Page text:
The Sandman's John Cameron Mitchell Wants to Bring Grant Morrison's The Invisibles to Live-Action

The Sandman star John Cameron Mitchell once considered pursuing another popular Vertigo Comics series, The Invisibles, and would still like to write a series adapting the comic. Mitchell plays Hal, the drag queen who owns the house where Rose Walker stays in the first season of Netflix's The Sandman. The show is hardly Mitchell's first brush with Neil Gaiman's work, having directed the 2018 film How to Talk to Girls at Parties, based on one of Gaiman's short stories. But it turns out Mitchell's love of comics isn't exclusive to Gaiman's work on The Sandman. ComicBook.com spoke to Mitchell ahead of the series premiere and he shared his appreciation for the work of Gaiman and his peers, Alan Moore and Grant Morrison.

"It's interesting because the major adult comic series, the seminal ones, were [The Sandman], Watchmen, and The Invisibles," Mitchell says. "They came out mostly in the '90s, little of 2000s sometimes, or late '80s, and they revolutionized comics, and they, of course, spawned a thousand other titles who were inspired by them. Neil went on to become his own Joseph Campbell in a way. He took all of these myths and made narratives out of all of them. He didn't come from, let's say, from a George Martin point of view where sometimes it feels like the hardware is more important than the software, if you know what I mean. Neil was always interested in the myth as it related to someone very human and modern myths, whereas George Martin is a bit more like Beowulf. You don't go into their psyche too hard, right? You just have revenge and you have eeehh, and that's not exactly my thing."

When asked if he'd like to be involved in adaptations of any other of those seminal comics, Mitchell names The Invisibles, noting that it was a project he considered pursuing previously. "I think I would be up for writing an Invisibles series," Mitchell says. "At one time my producer was saying, 'You should pursue that.' I get a little wary with things that are going to cost too much money because more money means more trouble, more jockeying for money and effects and it just gets unwieldy. So, I didn't really pursue that. But The Invisibles, the most famous book and maybe memorable is called Apocalipstick. It's about a trans member of the group of superheroes named Lord Fanny, who is this Brazilian boy in the tradition of Candomblé, which is a kind of Afro-Brazilian religion dealing with death. It's an incredible book. That alone would make an incredible feature just right there, and it's definitely echoes of [Hedwig and the Angry Itch] by way of a deeper kind of shamanistic tradition that I find fascinating. Maybe having grown up super Catholic, I still have the idea of ritual in me."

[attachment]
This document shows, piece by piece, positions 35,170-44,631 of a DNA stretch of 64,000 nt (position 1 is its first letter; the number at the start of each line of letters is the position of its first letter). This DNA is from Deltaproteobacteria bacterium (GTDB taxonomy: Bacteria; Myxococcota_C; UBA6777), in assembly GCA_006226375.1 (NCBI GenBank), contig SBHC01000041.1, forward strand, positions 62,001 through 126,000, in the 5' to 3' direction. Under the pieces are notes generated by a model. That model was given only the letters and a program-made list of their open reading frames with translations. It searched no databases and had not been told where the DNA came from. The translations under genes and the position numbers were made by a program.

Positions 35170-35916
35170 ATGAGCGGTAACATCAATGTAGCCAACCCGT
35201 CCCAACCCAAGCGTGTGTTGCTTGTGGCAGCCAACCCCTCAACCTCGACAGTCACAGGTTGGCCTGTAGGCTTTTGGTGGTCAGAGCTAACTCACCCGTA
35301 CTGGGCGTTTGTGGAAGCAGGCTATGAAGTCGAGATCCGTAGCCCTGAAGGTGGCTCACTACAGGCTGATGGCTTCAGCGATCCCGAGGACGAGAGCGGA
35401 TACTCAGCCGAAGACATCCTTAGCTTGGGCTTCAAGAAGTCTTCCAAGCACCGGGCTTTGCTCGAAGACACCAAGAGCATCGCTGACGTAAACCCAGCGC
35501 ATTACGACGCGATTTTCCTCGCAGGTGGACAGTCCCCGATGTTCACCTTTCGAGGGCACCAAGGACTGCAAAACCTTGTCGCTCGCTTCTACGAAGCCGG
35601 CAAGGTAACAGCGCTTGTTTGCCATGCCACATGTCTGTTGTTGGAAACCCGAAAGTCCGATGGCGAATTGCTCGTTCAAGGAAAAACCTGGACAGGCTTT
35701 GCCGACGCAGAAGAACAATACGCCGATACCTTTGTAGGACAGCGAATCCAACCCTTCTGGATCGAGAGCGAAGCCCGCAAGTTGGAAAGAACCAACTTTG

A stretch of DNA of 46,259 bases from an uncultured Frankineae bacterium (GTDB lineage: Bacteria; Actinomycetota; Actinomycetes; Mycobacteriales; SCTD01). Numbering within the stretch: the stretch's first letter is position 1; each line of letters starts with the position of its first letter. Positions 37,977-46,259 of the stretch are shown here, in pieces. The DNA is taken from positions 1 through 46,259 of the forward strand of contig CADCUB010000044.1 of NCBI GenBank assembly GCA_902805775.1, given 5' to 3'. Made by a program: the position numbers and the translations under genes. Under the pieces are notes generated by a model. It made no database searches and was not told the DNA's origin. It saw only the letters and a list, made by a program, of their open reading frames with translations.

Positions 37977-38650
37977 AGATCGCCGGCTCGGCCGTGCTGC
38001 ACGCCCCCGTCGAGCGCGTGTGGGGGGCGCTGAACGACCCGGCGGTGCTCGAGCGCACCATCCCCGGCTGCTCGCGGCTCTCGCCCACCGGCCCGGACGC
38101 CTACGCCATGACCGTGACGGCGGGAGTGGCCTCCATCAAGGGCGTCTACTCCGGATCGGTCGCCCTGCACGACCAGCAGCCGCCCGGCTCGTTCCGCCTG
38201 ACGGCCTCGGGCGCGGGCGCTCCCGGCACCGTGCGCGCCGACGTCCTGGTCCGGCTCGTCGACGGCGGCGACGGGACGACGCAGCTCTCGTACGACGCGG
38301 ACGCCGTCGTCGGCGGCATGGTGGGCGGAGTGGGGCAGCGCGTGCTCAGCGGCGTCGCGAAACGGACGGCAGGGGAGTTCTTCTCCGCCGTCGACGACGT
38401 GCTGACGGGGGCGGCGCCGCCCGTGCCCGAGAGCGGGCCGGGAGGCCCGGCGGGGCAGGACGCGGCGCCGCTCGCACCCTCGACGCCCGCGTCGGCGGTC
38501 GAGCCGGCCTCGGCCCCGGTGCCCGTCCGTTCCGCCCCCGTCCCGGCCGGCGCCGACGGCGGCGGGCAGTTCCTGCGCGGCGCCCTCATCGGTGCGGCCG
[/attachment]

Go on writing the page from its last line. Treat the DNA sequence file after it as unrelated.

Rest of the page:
The Invisibles is a Vertigo Comics series that Morrison wrote, collaborating with several artists, from 1994-2000. The series follows the members of The Invisible College, who are a secret society of anarchic freedom fighters waging a secret war against the Archons of the Outer Church, humanity's unseen oppressors. It's a cult favorite that has influenced writers like Gerard Way, Jonathan Hickman, and others. The series has previously been optioned for a live-action adaptation, but nothing has ever materialized.

Mitchell goes on to praise Gaiman, Morrison, and Moore, as well as HBO's Watchmen series. "Alan Moore, Grant, and Neil Gaiman were the three greats and they have some things in common," he says. "They work with old tropes and make them new, but they also are quite different. Grant is the person who has dabbled in magic [themselves]. [They're] more of an Aleister Crowley type, but with a biting Scottish wit that I really appreciate, and is in my blood, because my mom's Scottish. [Their] All-Star Superman, some people think of as the greatest comic series ever, which is Superman who is actually dying, and it's really touching. Then Alan Moore has his own misanthropic, paganist skepticism of the modern world, which is also very salutary. I think the TV version [of Watchmen] actually took that spirit and made something different, but wonderfully valid. You wouldn't have expected it to work, but it really, it takes the world of the Watchmen and creates a new story in it that is incredibly resonant working with the story of the racial massacre."

It's impossible to know what the future holds for The Invisibles, but perhaps the success of The Sandman will encourage new interest in the Vertigo Comics catalog. The remainder of our discussion with Mitchell follows.

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(Photo: Netflix)